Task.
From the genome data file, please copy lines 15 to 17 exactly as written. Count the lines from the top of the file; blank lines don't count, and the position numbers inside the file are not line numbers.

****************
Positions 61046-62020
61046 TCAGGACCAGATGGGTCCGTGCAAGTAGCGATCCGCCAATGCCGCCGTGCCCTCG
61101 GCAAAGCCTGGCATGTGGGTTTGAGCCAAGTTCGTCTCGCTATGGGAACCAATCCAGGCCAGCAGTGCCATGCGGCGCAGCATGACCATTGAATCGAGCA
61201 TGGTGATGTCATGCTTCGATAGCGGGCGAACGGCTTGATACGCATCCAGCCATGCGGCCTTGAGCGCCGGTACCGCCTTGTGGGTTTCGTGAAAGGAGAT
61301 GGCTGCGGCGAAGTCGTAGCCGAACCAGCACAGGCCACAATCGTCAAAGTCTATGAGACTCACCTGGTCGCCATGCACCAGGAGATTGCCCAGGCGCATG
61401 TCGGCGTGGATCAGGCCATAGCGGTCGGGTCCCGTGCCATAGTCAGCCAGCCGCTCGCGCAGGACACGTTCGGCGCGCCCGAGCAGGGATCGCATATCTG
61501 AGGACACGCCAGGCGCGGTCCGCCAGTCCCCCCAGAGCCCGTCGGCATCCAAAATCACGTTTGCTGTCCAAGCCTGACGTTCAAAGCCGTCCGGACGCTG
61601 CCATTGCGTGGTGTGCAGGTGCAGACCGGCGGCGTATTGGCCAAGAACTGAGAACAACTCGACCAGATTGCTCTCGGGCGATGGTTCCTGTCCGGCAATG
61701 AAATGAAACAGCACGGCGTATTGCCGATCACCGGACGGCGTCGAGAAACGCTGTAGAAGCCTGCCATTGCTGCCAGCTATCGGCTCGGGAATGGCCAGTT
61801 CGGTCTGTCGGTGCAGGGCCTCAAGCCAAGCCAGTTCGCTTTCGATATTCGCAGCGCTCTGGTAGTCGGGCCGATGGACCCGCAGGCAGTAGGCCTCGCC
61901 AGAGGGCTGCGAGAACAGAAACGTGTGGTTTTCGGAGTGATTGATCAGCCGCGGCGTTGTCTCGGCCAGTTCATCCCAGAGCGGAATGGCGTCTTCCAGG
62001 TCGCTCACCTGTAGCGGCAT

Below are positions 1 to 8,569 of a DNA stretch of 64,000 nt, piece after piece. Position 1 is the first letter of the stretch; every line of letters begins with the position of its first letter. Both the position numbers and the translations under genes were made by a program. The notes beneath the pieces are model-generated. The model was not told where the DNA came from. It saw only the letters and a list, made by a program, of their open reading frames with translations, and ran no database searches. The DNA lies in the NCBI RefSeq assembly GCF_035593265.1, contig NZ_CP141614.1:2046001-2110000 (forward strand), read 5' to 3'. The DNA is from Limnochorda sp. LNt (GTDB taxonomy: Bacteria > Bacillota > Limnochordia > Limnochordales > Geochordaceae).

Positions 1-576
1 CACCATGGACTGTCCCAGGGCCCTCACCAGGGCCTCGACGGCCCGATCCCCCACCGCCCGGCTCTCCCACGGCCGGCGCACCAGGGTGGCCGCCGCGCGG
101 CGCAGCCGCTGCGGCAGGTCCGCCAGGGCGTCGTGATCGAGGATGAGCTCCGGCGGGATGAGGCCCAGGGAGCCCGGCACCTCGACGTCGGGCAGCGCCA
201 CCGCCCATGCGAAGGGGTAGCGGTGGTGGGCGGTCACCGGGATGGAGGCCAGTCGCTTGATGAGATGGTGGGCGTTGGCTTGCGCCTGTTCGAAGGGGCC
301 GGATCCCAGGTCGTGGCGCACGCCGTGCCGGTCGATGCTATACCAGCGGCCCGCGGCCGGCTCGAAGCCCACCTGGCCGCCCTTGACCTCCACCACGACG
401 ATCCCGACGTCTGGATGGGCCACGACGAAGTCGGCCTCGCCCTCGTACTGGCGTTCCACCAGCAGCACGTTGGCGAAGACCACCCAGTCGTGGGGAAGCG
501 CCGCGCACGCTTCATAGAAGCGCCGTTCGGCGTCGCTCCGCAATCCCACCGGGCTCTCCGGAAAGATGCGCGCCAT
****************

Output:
1 CACCATGGACTGTCCCAGGGCCCTCACCAGGGCCTCGACGGCCCGATCCCCCACCGCCCGGCTCTCCCACGGCCGGCGCACCAGGGTGGCCGCCGCGCGG
101 CGCAGCCGCTGCGGCAGGTCCGCCAGGGCGTCGTGATCGAGGATGAGCTCCGGCGGGATGAGGCCCAGGGAGCCCGGCACCTCGACGTCGGGCAGCGCCA
201 CCGCCCATGCGAAGGGGTAGCGGTGGTGGGCGGTCACCGGGATGGAGGCCAGTCGCTTGATGAGATGGTGGGCGTTGGCTTGCGCCTGTTCGAAGGGGCC